"That I don't know." Vicki looked down at her silverware on the dinner table. "But that commission that investigated the events of that day..." she began, then looked up. "What a joke! They left out the most important evidence." Vicki paused. "It's like they all agreed that certain things would not get looked into. No one was held accountable for anything. If the buildings collapsed due to fire, how come there haven't been changes in the fire code? Unless the buildings weren't built to code, in which case, why haven't we heard anything about that?"

Vicki stopped, looking at her wine glass, swirling the wine inside it.

"The very day it happened, they were already calling it 'the Crime of the Century' – who investigates crimes in Gotham City? Isn't it the Gotham Bureau of Investigation? Aren't they the best? Don't they always get their man? But, who investigated the collapse of the Gotham Towers? Some safety board that nobody ever heard of. No evidence, no trials, nothing – just this endless 'War on Crime'. I don't buy it. Bruce, why has no one been held accountable? No trials, where the government has to prove in court how the towers came down. No real investigation, just this safety board and this ridiculous commission. Why?"

Beyond all that Vicki was saying, Bruce Wayne was aware that an incredible number of stock trades had been pushed through the computers in the stock brokerages located in the Gotham Towers during the attack. He was also aware of suspicious stock trades where people benefitted from the events of the day; a few fairly obviously, with short-term gains, but some less obviously, with longer-term gains worth a great deal of money.

Why, indeed, Wayne wondered, had there never been a real, criminal investigation? Aladdin was pronounced guilty, and Gotham's law enforcement was trying to bring him in, though they never seemed to get close to him. Why, indeed?

They were standing on the outskirts of the village. In a daily ritual, a ritual as old as time itself in this part of the world, people who live beyond the village were arriving with their products and wares to sell them, and to buy the things they need to take them home.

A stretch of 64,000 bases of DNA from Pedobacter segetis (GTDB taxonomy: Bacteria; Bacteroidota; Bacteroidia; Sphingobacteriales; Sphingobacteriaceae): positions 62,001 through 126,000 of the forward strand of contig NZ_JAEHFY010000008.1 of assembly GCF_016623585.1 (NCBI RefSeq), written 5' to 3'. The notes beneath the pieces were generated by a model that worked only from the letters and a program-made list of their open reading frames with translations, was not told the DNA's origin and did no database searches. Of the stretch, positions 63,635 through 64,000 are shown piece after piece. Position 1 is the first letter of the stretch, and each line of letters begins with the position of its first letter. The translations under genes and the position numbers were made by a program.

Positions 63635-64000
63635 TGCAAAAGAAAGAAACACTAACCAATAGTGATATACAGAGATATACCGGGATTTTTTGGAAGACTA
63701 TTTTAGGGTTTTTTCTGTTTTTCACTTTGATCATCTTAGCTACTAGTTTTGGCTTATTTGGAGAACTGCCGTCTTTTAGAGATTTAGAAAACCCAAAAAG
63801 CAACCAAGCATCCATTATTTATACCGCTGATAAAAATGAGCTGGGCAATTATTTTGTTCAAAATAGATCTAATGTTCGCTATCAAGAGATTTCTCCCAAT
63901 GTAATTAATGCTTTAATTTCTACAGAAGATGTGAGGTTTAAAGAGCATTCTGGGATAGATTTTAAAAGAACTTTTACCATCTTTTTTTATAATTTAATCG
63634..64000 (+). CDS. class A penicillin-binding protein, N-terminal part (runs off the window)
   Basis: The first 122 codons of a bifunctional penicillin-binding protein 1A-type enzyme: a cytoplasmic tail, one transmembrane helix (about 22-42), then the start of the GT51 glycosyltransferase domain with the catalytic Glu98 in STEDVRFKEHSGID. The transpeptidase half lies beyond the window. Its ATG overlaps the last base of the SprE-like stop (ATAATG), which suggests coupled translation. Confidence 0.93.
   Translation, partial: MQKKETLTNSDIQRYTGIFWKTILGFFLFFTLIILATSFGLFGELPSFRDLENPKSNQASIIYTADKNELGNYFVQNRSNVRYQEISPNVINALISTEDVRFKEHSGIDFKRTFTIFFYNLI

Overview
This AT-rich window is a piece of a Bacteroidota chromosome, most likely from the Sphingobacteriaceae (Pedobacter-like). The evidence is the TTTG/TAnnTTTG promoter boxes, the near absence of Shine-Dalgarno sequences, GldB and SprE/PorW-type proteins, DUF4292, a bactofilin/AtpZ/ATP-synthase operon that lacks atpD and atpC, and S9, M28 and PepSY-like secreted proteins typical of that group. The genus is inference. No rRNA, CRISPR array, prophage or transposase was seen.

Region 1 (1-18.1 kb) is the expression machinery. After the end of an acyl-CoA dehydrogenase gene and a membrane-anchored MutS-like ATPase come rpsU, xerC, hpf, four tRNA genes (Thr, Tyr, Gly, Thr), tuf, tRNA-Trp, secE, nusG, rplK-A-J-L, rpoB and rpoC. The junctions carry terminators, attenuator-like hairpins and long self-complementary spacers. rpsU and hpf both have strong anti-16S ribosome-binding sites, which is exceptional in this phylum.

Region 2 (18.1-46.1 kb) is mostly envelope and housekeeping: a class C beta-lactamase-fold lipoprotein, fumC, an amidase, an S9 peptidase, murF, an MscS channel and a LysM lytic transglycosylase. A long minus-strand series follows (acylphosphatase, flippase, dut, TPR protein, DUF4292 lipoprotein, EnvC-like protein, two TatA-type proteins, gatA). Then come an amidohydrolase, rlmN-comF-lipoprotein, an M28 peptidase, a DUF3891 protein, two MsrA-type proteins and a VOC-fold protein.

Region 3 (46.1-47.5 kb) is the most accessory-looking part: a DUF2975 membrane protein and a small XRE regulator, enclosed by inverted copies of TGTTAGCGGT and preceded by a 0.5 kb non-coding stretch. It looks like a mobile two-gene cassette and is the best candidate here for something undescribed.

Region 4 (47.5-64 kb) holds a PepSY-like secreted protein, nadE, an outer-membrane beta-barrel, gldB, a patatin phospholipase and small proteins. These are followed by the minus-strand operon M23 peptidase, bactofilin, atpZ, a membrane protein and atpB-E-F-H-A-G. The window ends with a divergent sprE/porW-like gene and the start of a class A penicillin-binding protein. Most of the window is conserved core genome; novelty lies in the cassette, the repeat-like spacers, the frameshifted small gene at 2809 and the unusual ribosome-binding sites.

It was difficult to judge age. In a land that seemed timeless, the people seemed just as timeless. But the old man who approached looked like he could easily be eighty years old.

The two men stood, and gazed out at the fields among which the dirt road wound. Far out in the fields there were simple structures – homes for the people who worked in the fields. Beyond the fields there were patches of woods.

Up above, the sky was clear and blue; a beautiful day was beginning. It would be warm, perhaps even hot, but this early in the morning, it was still cool. The fields were still shrouded in mist, mixed with smoke from the open fires over which the people were cooking their breakfasts inside the structures where they lived. He smiled at the thought of this foreign "smog".

The old man approached, and looked at the two men standing on the side of the road. The one was familiar to him, but the other one was relatively new in the village. The old man had heard of him, that he had come from a far away place called Gotham City to be a disciple of the master.

"Some people think Batman is the greatest danger to Gotham City," Alfred began. "Reading this report, I am inclined to consider that they might be right."

Bruce Wayne looked up from the Batcomputer.

"Batman's intervention in the situation led to an absolute disaster – only a tremendous amount of revision of the story could lead someone to think otherwise."

Alfred looked at Wayne through his bifocals.

"The situation was resolved with a minimal amount of violence, Alfred," Wayne answered, looking back down at the Batcomputer.

"The use of fuel-air explosives in a hostage environment can hardly be considered a minimal amount of violence, sir," Alfred responded. "Three quarters of the hostages died, and the criminals who were holding them escaped."

The old man stopped in front of the stranger and looked at him. The stranger towered above, tall and muscular. The old man smiled, and with animated gestures, began to speak.

The stranger smiled back, as the master translated the old man's words.

"He says there was a tree on the side of the road. No one knew how old the tree was; it had been there as long as anyone could remember. The tree was very deformed, twisted and gnarled. Under it sat a man. The man had a hunched back and a club foot. His chin rested on his chest, and his hands were deformed, as well. The man was every bit as twisted as the tree under which he sat."

The tall man glanced at the master, listening to the story, and wondering why the old man suddenly decided to share it with someone he had never met.

"Behind the tree were other trees, tall and straight; in front of the man was a road that led from the village to the fields, and along the road walked the men from the village, going out to their day's work in the fields. Many of them felt sorry for the man who sat under the tree, and offered him food. Little by little, the crippled man accumulated enough food for the entire day. The smile on his face was more than enough payment for what he received, as everyone was happy to share with him."

The old man looked up at this stranger in the village, confident he was a new friend.